For years, I resisted the pull of reading fanfiction.
“I am way too picky about my reading content!” I would cry as my friends tried to show me novel-length, multi-chapter fanfiction featuring their favorite characters. “I don’t have time to sort through millions of fics just to find one that doesn’t have abysmal grammar!” I would wail. “I have enough reading to do just for class!”
And then, the world-wide phenomenon that is the anime Yuri on Ice! swept me away, and I made my first forays into fanfiction, so desperate was I for more content featuring the beloved Yuuri Katsuki and Victor Nikiforov (Okay, this wasn’t my first time reading fic, but it was the first time in a long time, and it was definitely the first time I spent hours reading fanfiction).
My mind has since forever been changed about the power of fanfiction, and all the potential it can unlock in both readers and writers.
Fanfiction was first popularized in fanzines made by fans of Star Trek. Since then, fanfiction has exploded onto the Internet on websites like Archive of Our Own and Fanfiction.net. You can find fanfiction inspired by just about anything: bands, musicals, TV shows, comics, Youtube videos, books, anime, manga… There’s even fanfiction about Mr. Clean.
So, let’s get something straight (ha) from the getgo here: Fanfiction can be very sexually explicit. For a lot of fanfic readers and writers, these stories are a way for them to explore their sexuality, or reimagine relationships between characters who, for whatever reason, don’t get to be in romantic relationships in canon (“canon” meaning the source material). Not all fic is explicit—you just need to know what you’re looking for, and know how to find content that you’ll enjoy.
Fanfiction is very much the domain of marginalized people. Those in the LGBT community flock to fanfiction because it allows them to put themselves in stories: they can explore queer relationships between characters that, in canon, are assumed to be straight. They can create stories with people of color, they can write a story where the female character who was killed to further the plot lives, and gets to eat her cake too. Readers of all gender identities can find themselves represented in fanfiction when the canon actively excludes or forgets the existence of transgender, nonbinary, genderfluid, and various other totally valid identities.
Fanfic writers are great because they know how to take back their power: they refuse to be a passive audience to a story. They’re willing to spend hours crafting the indulgent, wild, inclusive, and inspiring stories that they want and need to see, that they often don’t get to see, in the original source material.
There are so many more reasons that fanfiction is a great thing for writers. Writing fanfiction allows writers to stretch their creative muscles without the pressure of trying to write to a certain caliber. Fanfiction gives writers the space to experiment with writing styles while having a lot of fun. It also gives writers a chance to build a loyal following and engage with a community of like-minded people who enjoy screaming about stories. While it is much more difficult for fanfiction writers to create a following than fan artists, there is a growing number of fanfic writers who have been able to publish or self-publish their original fiction very successfully because they already have an established audience.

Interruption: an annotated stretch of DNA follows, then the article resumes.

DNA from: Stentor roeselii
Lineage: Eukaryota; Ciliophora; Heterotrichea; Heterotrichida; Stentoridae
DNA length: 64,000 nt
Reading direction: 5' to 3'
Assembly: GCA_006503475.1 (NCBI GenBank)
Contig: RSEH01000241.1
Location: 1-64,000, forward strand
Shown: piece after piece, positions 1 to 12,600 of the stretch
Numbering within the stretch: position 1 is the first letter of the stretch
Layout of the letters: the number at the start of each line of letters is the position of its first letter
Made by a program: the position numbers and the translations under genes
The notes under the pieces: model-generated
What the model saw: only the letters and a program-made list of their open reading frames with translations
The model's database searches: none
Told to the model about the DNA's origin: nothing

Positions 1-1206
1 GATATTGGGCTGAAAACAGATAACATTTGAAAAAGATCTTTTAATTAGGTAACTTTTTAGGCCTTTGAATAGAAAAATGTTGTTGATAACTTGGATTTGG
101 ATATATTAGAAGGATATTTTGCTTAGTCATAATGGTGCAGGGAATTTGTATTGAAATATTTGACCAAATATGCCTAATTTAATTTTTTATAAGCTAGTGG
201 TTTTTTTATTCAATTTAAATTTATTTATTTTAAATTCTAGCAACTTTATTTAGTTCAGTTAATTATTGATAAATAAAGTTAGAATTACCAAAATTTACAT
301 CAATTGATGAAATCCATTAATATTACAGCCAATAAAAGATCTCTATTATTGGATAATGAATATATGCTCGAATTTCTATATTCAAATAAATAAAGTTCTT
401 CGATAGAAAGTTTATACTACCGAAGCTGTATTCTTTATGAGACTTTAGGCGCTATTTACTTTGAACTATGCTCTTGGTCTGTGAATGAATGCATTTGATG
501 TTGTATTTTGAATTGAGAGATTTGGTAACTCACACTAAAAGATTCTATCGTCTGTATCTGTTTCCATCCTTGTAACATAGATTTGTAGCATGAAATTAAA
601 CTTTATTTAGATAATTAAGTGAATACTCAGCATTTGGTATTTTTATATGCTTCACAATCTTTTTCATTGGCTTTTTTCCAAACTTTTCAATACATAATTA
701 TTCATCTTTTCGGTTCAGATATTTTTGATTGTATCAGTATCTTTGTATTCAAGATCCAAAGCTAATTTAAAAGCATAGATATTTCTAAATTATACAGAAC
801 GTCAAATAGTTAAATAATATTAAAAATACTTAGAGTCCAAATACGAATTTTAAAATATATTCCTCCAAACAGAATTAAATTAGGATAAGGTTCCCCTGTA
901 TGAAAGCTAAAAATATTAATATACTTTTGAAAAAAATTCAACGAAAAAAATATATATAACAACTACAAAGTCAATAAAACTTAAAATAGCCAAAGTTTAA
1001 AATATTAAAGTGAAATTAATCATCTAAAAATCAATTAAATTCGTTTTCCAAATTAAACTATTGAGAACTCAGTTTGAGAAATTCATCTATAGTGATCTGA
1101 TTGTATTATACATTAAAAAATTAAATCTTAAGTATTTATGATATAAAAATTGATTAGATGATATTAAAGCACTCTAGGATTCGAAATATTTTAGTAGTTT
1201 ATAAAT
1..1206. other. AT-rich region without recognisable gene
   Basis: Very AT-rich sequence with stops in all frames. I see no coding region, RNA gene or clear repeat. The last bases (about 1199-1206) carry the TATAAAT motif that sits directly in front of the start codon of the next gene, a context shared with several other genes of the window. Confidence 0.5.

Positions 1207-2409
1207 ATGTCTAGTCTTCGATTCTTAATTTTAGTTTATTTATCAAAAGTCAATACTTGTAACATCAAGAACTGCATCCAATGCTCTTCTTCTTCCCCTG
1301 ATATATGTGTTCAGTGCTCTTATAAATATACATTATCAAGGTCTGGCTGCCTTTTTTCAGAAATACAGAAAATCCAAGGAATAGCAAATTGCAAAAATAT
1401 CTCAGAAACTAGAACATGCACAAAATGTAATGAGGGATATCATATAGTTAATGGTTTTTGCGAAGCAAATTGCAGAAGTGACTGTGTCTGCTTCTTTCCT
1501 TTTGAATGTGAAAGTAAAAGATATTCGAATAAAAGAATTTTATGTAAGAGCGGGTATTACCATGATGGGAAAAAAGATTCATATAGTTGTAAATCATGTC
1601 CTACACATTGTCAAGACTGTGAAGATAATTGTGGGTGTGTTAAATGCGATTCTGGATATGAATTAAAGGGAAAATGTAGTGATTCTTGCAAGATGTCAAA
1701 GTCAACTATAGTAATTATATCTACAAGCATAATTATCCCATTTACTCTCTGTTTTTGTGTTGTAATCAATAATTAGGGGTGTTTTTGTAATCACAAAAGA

And you know what else? Fanfiction is a ball of fun to read. I didn’t mention this in my previous post about how to get back into reading for fun, but fanfiction helped me enjoy reading for pleasure again. For a few months, I’d spend hours perusing fanfiction and getting totally sucked into some incredible multi-chapter stories that were just as good as published work I’d read. I love seeing the ways people reinterpret characters and deepen my understanding of these characters and what they can be. There’s also a special community element—it’s great commenting on an author’s work and encouraging them, and getting a level of interaction you usually wouldn’t get with a bestselling published author.
Another great bonus of fanfiction: if you have Internet access, it’s totally free, which means people can access fanfiction much more easily than buying a book. This does lead to some entitlement in some readers, who will make ridiculous demands of fanfiction authors as if they don’t have their own busy lives, but they’re more the exception than the norm.
Because fanfiction mostly lives on the Internet, there are some ugly sides to it as well. If you read fanfiction, then you know exactly what I’m talking about, and if you don’t, well let’s just say that when you bring together a bunch of people on the internet, stuff is bound to get nasty sometimes. Lots of people within fandoms have written about how problematic fandom culture can be—but that’s another blog post entirely.
This post probably leaves a lot of you squinting at me, perhaps afraid to ask the burning question that’s on the tip of your tongues: Do I write fanfiction? Short answer: no. Long answer: I write incredibly self-indulgent stories featuring my own characters quite frequently, and only a handful of people will ever see them, and that’s just how I like it.
I believe that at the heart of fanfiction is a creative force of positivity that fuels readers and writers alike.
(Just, learn to read the tags, and don’t say I didn’t warn you).
Have you ever read fanfiction? Do you think fanfiction is as viable a reading source as published novels?
Writer, reviewer, bookseller, book nerd extraordinaire. Fiction reader at Waxwing Magazine.